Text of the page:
1. Research Background:

Kidney disease is a very common aging-associated disorder and is a major risk factor for cardiovascular morbidity and mortality1. We study the molecular mechanisms involved in the pathogenesis of renal function decline and aim to identify novel strategies to prevent kidney disease. In this context, RNA-biology is the central focus of our work. Despite the known impact of both coding and non-coding RNA molecules and their metabolism as well as their interaction with other biomolecules such as DNA and proteins little is known about their impact on aging and kidney disease. Consequently, this research harbors a great potential to identify novel pathomechanisms and therapeutic targets.

2. Research questions addresses by the group:

  • How do long non-coding RNAs modulate aging-associated phenotypes and renal function decline? Is this effect dependent on cell-type specific expression and functions?
  • Which RNA-protein binding events are altered by kidney disease and can be therapeutically targeted?
  • How does RNA binding influence the molecular function of non-classical RNA binding proteins (enigmRBPs)? Is this change in molecular function involved in aging-associated disease?
  • Can RNA-protein binding be altered to protect from kidney injury?
  • Does aging and kidney disease influence RNA modifications? How do these RNA modifications impact RNA function and binding to other biomolecules? Are these modifications involved in the pathogenesis of aging-associated disease?

3. Possible projects:


  • Project 1: The impact of RNA modifications and their modulation on aging-related phenotypes in cellular biology
    Advances in the understanding of the chemical labelling of DNA has granted us access to a unique field of study: epigenetics. This has opened up a whole new level of information, helping us understand how and why life behaves and reacts in the varied fashion we observe. However, DNA represents only one side of the coin. The chemical labeling of RNA on the other hand is largely unexplored. Harnessing the capabilities of third-generation direct RNA sequencing, our project aims to shed some light on the field of epitranscriptomics2. While recent improvements in the detection and mapping of RNA modifications have led to epitranscriptomics being elected “method of the year 2016”, functional studies of the epitranscriptome lag behind those of the epigenome due to a lack of robust sequencing technologies. This project sets out to exploit the great potential of nanopore sequencing technology in direct RNA sequencing for the identification of site-specific RNA modifications. Specifically, we will use this technology to elucidate aging-associated alterations in the RNA modification landscape and obtain an insight into their relevance in human disease.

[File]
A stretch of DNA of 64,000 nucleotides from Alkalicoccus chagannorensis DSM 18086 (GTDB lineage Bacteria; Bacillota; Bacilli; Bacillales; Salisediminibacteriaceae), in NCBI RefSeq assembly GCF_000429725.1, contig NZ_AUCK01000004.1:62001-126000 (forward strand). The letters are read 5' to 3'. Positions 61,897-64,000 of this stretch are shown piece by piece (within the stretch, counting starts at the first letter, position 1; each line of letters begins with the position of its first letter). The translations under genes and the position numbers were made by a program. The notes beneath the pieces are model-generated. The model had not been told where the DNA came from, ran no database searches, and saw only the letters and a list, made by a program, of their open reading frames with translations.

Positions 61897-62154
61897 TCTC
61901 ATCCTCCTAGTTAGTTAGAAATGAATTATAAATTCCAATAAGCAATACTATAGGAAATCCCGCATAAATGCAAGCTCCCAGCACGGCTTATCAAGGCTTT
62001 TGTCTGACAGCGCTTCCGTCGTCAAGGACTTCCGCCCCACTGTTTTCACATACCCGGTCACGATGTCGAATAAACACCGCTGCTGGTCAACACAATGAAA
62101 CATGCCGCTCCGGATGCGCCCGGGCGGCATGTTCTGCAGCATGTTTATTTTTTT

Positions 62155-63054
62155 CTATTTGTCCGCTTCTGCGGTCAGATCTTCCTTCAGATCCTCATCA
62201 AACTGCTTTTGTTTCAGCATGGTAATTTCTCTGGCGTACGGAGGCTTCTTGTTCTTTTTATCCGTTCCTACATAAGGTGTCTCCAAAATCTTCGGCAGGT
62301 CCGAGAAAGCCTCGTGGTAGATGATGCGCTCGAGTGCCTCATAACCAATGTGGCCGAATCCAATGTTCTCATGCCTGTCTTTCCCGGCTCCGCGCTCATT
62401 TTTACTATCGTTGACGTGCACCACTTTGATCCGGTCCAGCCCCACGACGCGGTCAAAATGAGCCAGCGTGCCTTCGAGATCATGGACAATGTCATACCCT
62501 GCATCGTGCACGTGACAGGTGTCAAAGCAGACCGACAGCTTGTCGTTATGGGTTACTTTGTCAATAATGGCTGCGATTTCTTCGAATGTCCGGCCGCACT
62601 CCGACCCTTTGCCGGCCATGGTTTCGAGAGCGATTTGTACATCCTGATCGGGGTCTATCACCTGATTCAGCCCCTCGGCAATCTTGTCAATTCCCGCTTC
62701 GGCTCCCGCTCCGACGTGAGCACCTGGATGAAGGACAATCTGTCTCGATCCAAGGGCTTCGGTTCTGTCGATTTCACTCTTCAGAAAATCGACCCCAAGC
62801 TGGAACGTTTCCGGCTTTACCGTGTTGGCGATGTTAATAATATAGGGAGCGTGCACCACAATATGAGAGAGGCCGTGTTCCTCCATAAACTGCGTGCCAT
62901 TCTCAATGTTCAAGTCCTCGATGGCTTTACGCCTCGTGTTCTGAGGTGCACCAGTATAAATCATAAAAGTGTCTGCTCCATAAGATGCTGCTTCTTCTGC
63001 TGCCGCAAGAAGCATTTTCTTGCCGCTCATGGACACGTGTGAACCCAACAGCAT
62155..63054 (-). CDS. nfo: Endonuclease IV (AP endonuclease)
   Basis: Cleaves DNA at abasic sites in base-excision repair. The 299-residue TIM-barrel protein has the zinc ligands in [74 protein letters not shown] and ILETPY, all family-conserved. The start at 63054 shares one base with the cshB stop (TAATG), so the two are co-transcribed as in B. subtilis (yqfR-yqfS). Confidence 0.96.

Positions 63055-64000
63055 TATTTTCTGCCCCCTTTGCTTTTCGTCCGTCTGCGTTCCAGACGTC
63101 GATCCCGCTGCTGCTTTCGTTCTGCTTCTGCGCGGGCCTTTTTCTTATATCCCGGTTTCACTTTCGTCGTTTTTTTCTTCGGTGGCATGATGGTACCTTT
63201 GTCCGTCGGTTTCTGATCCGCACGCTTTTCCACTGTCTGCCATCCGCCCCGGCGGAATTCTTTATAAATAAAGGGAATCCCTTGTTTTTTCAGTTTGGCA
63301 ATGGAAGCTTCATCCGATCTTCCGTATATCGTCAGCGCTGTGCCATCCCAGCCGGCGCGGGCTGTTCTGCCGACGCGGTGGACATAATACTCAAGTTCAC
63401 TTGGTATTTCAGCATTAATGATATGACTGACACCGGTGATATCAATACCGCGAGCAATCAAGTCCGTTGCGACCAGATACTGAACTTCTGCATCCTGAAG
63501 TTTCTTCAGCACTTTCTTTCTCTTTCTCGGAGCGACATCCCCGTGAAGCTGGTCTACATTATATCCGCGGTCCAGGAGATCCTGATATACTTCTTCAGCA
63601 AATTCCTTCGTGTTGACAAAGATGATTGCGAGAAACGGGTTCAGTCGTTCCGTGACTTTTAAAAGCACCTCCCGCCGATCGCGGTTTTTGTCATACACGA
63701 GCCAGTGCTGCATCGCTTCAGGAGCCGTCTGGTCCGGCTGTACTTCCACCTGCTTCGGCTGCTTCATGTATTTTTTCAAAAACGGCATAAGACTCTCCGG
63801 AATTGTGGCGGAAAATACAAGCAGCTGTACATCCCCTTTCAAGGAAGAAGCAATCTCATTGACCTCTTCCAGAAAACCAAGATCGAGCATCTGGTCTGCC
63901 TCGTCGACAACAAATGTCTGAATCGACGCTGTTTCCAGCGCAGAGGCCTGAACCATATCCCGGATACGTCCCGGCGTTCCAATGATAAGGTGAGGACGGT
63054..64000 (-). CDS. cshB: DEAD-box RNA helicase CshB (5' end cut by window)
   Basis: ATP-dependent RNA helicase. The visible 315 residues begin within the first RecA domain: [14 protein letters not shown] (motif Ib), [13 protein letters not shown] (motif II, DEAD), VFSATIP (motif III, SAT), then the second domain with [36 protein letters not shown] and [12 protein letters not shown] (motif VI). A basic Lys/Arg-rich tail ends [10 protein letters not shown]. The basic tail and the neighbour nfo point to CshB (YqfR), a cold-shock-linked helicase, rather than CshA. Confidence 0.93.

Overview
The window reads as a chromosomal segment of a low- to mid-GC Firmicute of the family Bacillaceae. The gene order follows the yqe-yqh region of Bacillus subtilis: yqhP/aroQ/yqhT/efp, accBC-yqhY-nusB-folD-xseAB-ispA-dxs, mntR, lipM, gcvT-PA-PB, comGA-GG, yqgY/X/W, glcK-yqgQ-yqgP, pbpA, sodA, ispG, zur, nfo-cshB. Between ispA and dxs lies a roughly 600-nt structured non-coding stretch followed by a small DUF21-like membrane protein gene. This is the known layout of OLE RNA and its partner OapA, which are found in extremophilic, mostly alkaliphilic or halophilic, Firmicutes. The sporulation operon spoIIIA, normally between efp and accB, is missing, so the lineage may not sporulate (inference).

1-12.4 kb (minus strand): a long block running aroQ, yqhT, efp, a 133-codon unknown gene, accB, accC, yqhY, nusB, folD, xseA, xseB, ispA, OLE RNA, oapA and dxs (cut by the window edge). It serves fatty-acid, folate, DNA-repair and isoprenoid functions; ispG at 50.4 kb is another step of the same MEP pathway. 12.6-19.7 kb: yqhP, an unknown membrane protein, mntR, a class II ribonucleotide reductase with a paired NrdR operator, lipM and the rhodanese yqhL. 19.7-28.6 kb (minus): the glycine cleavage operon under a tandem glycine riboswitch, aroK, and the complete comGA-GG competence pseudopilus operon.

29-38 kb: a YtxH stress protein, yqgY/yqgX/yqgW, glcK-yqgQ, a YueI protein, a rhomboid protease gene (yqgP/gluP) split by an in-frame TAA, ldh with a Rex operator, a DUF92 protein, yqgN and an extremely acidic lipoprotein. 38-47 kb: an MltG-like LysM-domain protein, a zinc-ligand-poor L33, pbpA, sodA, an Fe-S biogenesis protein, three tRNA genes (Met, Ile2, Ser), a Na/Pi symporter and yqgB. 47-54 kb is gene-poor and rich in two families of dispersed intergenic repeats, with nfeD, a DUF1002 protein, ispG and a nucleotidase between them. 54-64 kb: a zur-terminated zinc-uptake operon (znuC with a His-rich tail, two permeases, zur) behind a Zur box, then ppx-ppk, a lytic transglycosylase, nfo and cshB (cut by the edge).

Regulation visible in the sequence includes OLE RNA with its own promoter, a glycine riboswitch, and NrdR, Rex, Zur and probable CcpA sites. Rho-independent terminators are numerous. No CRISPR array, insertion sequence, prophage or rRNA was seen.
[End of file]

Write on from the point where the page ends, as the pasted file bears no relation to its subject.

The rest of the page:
• Project 2: Elucidating the role of lncRNAs in acute kidney injury
    Using RNAseq datasets of the kidney after cisplatin3 and ischemia-reperfusion induced acute kidney injury in a mouse model combined with datasets on mice pre-treated by caloric restriction, hypoxic preconditioning and prolyl hydroxylase inhibitors we were able to identify a number of known and novel lncRNAs to be significantly dysregulated as candidates to be involved in the protection from acute kidney injury. Based on this knowledge, we have designed the strategies for the CRISPR-Cas9 based generation of 5 lncRNA knockout mouse lines that are currently generated in the CECAD transgenesis facility. These mouse lines will now be analyzed focusing on renal phenotypes including susceptibility to AKI and preconditioning-mediated resistance. The phenotypic analyses will be coupled with molecular biology to unravel the entirely unknown molecular function of these lncRNAs employing state-of-the-art methods such as CHART-MS to identify protein, RNA and DNA interactors. Furthermore, the spatial resolution of their expression in the kidney will be taken to the cellular level using kidney scRNAseq4.